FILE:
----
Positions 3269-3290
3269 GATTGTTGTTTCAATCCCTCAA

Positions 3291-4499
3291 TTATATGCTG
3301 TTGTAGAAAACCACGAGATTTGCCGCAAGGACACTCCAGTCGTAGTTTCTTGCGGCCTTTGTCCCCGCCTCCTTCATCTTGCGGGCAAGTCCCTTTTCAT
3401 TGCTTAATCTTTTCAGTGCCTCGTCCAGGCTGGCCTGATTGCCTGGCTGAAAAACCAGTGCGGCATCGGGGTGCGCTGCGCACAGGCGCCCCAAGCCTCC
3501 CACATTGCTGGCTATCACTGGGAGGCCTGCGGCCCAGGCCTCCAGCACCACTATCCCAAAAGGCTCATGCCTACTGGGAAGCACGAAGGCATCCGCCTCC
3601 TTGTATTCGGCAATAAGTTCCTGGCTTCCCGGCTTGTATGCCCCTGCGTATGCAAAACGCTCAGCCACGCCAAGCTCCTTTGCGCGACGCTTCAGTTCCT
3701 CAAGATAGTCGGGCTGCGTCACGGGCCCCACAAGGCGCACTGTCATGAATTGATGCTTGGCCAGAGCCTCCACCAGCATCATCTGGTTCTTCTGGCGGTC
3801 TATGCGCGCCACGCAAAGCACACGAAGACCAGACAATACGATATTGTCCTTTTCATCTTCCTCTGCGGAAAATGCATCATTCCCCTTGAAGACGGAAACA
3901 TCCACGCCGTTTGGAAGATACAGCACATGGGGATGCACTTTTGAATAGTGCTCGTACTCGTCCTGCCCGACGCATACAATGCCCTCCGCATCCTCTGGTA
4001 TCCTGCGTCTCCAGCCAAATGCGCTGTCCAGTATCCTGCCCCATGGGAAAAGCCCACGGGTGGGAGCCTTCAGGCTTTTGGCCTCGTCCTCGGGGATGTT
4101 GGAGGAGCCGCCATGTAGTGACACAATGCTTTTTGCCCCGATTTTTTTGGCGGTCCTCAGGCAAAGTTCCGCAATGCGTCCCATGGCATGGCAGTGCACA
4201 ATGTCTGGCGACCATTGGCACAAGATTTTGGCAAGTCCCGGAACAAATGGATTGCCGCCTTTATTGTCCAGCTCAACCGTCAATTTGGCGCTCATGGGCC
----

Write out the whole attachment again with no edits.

Positions 3269-3290
3269 GATTGTTGTTTCAATCCCTCAA

Positions 3291-4499
3291 TTATATGCTG
3301 TTGTAGAAAACCACGAGATTTGCCGCAAGGACACTCCAGTCGTAGTTTCTTGCGGCCTTTGTCCCCGCCTCCTTCATCTTGCGGGCAAGTCCCTTTTCAT
3401 TGCTTAATCTTTTCAGTGCCTCGTCCAGGCTGGCCTGATTGCCTGGCTGAAAAACCAGTGCGGCATCGGGGTGCGCTGCGCACAGGCGCCCCAAGCCTCC
3501 CACATTGCTGGCTATCACTGGGAGGCCTGCGGCCCAGGCCTCCAGCACCACTATCCCAAAAGGCTCATGCCTACTGGGAAGCACGAAGGCATCCGCCTCC
3601 TTGTATTCGGCAATAAGTTCCTGGCTTCCCGGCTTGTATGCCCCTGCGTATGCAAAACGCTCAGCCACGCCAAGCTCCTTTGCGCGACGCTTCAGTTCCT
3701 CAAGATAGTCGGGCTGCGTCACGGGCCCCACAAGGCGCACTGTCATGAATTGATGCTTGGCCAGAGCCTCCACCAGCATCATCTGGTTCTTCTGGCGGTC
3801 TATGCGCGCCACGCAAAGCACACGAAGACCAGACAATACGATATTGTCCTTTTCATCTTCCTCTGCGGAAAATGCATCATTCCCCTTGAAGACGGAAACA
3901 TCCACGCCGTTTGGAAGATACAGCACATGGGGATGCACTTTTGAATAGTGCTCGTACTCGTCCTGCCCGACGCATACAATGCCCTCCGCATCCTCTGGTA
4001 TCCTGCGTCTCCAGCCAAATGCGCTGTCCAGTATCCTGCCCCATGGGAAAAGCCCACGGGTGGGAGCCTTCAGGCTTTTGGCCTCGTCCTCGGGGATGTT
4101 GGAGGAGCCGCCATGTAGTGACACAATGCTTTTTGCCCCGATTTTTTTGGCGGTCCTCAGGCAAAGTTCCGCAATGCGTCCCATGGCATGGCAGTGCACA
4201 ATGTCTGGCGACCATTGGCACAAGATTTTGGCAAGTCCCGGAACAAATGGATTGCCGCCTTTATTGTCCAGCTCAACCGTCAATTTGGCGCTCATGGGCC